The potential tradeoff between health outcomes and economic impact has been a major challenge in the policy making process during the COVID-19 pandemic. Epidemic-economic models designed to address this issue are either too aggregate to consider heterogeneous outcomes across socio-economic groups, or, when sufficiently fine-grained, not well grounded by empirical data. To fill this gap, we introduce a datadriven, granular, agent-based model that simulates epidemic and economic outcomes across industries, occupations, and income levels with geographic realism. The key mechanism coupling the epidemic and economic modules is the reduction in consumption demand due to fear of infection. We calibrate the model to the first wave of COVID-19 in the New York metropolitan area, showing that it reproduces key epidemic and economic statistics, and then examine counterfactual scenarios. We find that: (a) both high fear of infection and strict restrictions similarly harm the economy but reduce infections; (b) low-income workers bear the brunt of both the economic and epidemic harm; (c) closing non-customer-facing industries such as manufacturing and construction only marginally reduces the death toll while considerably increasing unemployment; and (d) delaying the start of protective measures does little to help the economy and worsens epidemic outcomes in all scenarios. We anticipate that our model will help designing effective and equitable non-pharmaceutical interventions that minimize disruptions in the face of a novel pandemic.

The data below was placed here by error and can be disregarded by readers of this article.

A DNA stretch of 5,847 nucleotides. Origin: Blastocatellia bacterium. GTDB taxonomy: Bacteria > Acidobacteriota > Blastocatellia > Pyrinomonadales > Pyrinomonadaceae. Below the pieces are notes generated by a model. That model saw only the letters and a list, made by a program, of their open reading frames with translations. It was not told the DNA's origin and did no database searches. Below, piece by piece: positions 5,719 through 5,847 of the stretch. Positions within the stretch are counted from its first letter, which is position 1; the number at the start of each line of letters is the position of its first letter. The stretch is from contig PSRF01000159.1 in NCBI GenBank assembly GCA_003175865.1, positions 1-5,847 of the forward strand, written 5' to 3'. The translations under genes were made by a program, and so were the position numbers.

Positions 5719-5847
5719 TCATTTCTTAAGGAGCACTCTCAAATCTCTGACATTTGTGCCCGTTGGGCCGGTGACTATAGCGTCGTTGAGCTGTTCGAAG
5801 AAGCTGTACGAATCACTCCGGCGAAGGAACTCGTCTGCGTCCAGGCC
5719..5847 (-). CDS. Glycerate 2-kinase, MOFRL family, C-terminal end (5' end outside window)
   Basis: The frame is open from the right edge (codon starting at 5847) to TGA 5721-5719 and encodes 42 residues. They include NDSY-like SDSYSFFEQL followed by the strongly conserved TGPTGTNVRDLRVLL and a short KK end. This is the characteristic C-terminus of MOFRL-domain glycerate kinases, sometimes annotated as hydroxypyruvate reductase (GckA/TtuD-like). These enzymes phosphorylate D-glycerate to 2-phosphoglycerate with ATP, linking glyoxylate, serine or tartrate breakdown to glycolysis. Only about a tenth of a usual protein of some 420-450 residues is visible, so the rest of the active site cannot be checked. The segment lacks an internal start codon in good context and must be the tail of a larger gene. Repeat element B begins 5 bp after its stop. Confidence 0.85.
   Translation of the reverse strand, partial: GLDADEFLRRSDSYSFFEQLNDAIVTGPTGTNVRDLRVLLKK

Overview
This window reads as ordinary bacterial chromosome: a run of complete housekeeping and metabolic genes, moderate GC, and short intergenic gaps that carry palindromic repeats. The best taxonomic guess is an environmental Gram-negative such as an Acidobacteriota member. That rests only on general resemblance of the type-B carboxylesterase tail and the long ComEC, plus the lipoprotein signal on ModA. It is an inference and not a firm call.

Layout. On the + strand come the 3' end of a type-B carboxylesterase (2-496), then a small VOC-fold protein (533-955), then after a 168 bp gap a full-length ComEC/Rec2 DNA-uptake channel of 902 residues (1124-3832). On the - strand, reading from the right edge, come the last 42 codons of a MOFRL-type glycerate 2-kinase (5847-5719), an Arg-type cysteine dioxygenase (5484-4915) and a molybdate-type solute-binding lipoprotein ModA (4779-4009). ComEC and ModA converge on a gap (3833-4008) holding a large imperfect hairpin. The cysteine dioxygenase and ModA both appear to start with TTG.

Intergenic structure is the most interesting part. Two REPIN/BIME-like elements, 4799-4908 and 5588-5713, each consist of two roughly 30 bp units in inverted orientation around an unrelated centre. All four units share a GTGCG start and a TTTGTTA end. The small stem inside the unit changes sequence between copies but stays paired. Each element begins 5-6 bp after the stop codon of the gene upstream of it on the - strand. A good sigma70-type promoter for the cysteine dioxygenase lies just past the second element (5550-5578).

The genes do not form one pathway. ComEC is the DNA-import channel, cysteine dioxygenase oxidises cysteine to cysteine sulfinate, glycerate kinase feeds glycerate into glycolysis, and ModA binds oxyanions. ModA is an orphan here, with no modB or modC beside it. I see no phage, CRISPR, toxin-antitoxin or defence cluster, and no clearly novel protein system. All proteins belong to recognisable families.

Pangallo, M., Aleta, A., Chanona, R., Pichler, A., Martín-Corral, D., Chinazzi, M., Lafond, F., Ajelli, M., Moro, E., Moreno, Y., Vespignani, A., and Farmer, J.D. 2022. The unequal effects of the health-economy tradeoff during the COVID-19 pandemic. arXiv:2212.03567.